Last Friday, the Minnesota Ballpark Authority took the first step toward working to accomplish something no other American stadium can claim. Yes, the MBA passed a resolution authorizing its executive director to submit applications for grants and other activities in association with the Twins to obtain Leadership in Energy and Environmental Design (LEED) certification for the new Twins-Hennepin County ballpark. To date, no other U.S. ballpark or stadium has obtained this prestigious certification putting the MBA and the Twins in position to break new ground as it relates to building an environmentally friendly facility.
Established by the United States Green Building Council (USGBC), LEED is now the benchmark for integration of environmental elements within building projects. To gain certification, a project must reach a certain point level based on a variety of building factors (materials, energy use, transit, etc.). The Twins-Hennepin County ballpark legislation provides that ?if the authority obtains grants sufficient to cover the increased costs, the authority must ensure that the ballpark receives LEED certification.?
Understanding we have a long way to go to determine the feasibility of securing grants, let alone gaining LEED certification, the Twins organization is genuinely excited at the prospect of working hand-in-hand with the MBA and Hennepin County throughout this process. With or without LEED certification, the Pohlad family and Twins organization have long been intrigued at the opportunity to build an environmentally sustainable facility. It?s exciting when you consider the opportunity to not only use environmentally friendly construction materials and procedures, but to also determine the possibility of creating a district heating system using waste heat from the Hennepin Energy Recovery Center (HERC) and other sustainable design features as part of the overall ballpark project.
As Minnesotans, we know firsthand the importance of prioritizing environmental issues. To that end, the Twins are committed to building an environmentally friendly ballpark. It?s the smart thing to do – but more importantly ? the right thing to do.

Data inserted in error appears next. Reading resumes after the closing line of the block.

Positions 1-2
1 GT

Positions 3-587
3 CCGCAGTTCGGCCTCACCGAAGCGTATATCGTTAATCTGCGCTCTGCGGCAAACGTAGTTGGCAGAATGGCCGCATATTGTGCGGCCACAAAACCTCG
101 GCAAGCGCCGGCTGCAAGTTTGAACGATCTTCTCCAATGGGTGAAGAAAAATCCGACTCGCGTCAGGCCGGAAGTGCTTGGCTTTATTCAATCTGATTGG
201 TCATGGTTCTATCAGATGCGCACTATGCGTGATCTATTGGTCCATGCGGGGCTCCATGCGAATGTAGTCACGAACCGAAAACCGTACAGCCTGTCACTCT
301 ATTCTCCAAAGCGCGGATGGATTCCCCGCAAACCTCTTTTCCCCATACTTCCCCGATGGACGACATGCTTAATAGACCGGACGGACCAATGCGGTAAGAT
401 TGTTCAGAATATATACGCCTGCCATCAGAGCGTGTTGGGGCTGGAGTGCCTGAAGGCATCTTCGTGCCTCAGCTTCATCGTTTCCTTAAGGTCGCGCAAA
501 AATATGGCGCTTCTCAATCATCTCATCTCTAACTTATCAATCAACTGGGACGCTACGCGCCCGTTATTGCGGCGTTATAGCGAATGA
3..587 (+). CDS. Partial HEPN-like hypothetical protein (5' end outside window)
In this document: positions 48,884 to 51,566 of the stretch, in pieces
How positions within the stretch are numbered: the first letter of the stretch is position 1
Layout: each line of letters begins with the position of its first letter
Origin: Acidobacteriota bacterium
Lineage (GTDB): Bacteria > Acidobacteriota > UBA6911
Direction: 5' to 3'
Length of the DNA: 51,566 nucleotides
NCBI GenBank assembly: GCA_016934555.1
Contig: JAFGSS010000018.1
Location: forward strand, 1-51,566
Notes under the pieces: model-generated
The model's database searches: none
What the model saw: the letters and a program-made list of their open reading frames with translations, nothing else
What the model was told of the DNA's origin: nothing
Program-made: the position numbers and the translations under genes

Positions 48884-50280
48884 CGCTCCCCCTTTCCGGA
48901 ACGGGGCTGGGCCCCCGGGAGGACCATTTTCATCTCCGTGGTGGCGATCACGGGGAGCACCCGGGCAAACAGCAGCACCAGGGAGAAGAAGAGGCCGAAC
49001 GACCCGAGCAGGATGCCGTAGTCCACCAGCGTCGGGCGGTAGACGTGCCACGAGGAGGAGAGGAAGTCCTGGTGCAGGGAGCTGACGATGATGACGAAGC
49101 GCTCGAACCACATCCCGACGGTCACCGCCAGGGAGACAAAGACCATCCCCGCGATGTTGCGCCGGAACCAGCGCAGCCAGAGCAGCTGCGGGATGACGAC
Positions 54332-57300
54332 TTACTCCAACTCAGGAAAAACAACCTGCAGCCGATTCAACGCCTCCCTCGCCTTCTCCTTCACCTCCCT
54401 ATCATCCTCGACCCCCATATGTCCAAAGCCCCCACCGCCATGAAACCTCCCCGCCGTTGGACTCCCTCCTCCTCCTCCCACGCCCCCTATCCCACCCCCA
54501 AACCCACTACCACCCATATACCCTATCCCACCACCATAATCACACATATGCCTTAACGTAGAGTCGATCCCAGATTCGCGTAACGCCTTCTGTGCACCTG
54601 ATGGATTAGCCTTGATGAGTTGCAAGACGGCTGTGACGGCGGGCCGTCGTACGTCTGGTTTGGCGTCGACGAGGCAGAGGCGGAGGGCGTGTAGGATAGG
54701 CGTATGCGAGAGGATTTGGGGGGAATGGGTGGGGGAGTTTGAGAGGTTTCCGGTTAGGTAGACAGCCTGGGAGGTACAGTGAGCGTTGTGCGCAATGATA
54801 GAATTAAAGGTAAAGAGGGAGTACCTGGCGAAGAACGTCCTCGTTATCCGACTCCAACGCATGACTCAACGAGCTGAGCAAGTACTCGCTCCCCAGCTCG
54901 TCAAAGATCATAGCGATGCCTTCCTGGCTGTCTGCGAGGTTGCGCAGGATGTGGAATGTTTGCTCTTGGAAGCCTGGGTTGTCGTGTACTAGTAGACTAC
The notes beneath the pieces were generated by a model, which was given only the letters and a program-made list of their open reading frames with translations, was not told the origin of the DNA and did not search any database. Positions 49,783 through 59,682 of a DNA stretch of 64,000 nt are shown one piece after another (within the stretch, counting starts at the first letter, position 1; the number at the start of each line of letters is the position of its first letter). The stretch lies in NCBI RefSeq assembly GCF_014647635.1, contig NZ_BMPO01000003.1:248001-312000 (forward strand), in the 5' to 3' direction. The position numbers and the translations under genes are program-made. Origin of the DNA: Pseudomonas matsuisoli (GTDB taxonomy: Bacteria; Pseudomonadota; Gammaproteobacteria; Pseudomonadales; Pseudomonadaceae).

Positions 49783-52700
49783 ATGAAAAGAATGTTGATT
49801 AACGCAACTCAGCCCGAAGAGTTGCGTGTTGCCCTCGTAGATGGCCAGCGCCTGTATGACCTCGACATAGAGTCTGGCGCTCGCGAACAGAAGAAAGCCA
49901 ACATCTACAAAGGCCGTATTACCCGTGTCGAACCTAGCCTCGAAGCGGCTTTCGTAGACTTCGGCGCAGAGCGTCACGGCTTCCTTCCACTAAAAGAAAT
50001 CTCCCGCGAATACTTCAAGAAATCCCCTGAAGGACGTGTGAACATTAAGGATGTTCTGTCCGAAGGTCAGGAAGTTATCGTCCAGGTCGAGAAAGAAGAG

Dave St. Peter
President, Minnesota Twins
New Ballpark Idea of the Week ? In the land of ten thousand lakes, we should definitely have a water feature in our new stadium. One idea might be to have some kind of lake stocked with native fish, or there could be a foot bridge similar to Pittsburgh?s stadium crossing over a Minnesota state-shaped lake in front.
As we approach the final weeks of the 2006 season, it?s safe to say that the current campaign will go down as one of the more memorable stretches in the 46-year history of the Minnesota Twins franchise. The remarkable on-field run has the club contending for a fourth postseason appearance in five years, total attendance is on pace to surpass 2.2 to 2.3 million fans, and interest in Twins baseball across the region is soaring as demonstrated by some of the top television and radio viewership and listenership ratings.
Meanwhile, the single most significant development during the 2006 season took place last week when the board of Hennepin County Commissioners voted to authorize a .015 percent county-wide sales tax with proceeds directed to fund a portion of a new Twins ballpark in the Minneapolis Warehouse District. Last Tuesday?s vote represented the final hurdle in a ten-year struggle to finance a ballpark and preserve Twins baseball for future generations.
Years from now, long after the new ballpark is opened, I?m quite confident the citizens of Hennepin County, the State of Minnesota and the Upper Midwest will look back at this period of time and recognize the significance of last week?s 4-3 vote.
Last May, in the wake of securing legislative approval for the Twins-Hennepin County ballpark bill, we offered well-deserved kudos to Governor Tim Pawlenty, Senate Majority Leader Dean Johnson, Speaker of the House Steve Sviggum and many others for their efforts to support the plan and resolve this important issue in a bi-partisan manner. There is no question that everyone mentioned above played a HUGE role in getting a ballpark approved and thus ensuring the long-term viability of baseball in this community.
However, the true heroes of the day are Hennepin County commissioners Mike Opat, Randy Johnson, Peter McLaughlin and Mark Stenglein. These are the gentleman who demonstrated the vision to dream about what a 42,000-seat open-air ballpark could do for Minnesota and downtown Minneapolis. These are the officials who filled the ?leadership void? on this issue by coming forward with a comprehensive plan and delivering a fair, responsible solution. Most importantly, these are the leaders who showed incredible courage for standing by their convictions in the face of criticism and attack from various sectors of the public.
Yes, Mike Opat, Randy Johnson, Peter McLaughlin and Mark Stenglein deserve the credit for their unwavering leadership and support of the Twins-Hennepin County ballpark plan. They also deserve special THANK YOUs from Twins fans across the region.
In a year when players such as Joe Mauer, Justin Morneau, Johan Santana, Joe Nathan and others have made the Twins one of baseball?s top teams, history will show that commissioners Opat, Johnson, McLaughlin and Stenglein have made the most significant contributions to Upper Midwest baseball in 2006. Well done.
Dave St. Peter
Ballpark Idea of the Week: A heated field would insure games in late spring or early fall not be adversely affected by unseasonably cold weather; at least minimize the delay. Such a field would also insure a premium-playing surface for the athletes. Such a playing surface would provide an astatically pleasing look for ballpark patrons during late spring or early fall. — Greg from Minneapolis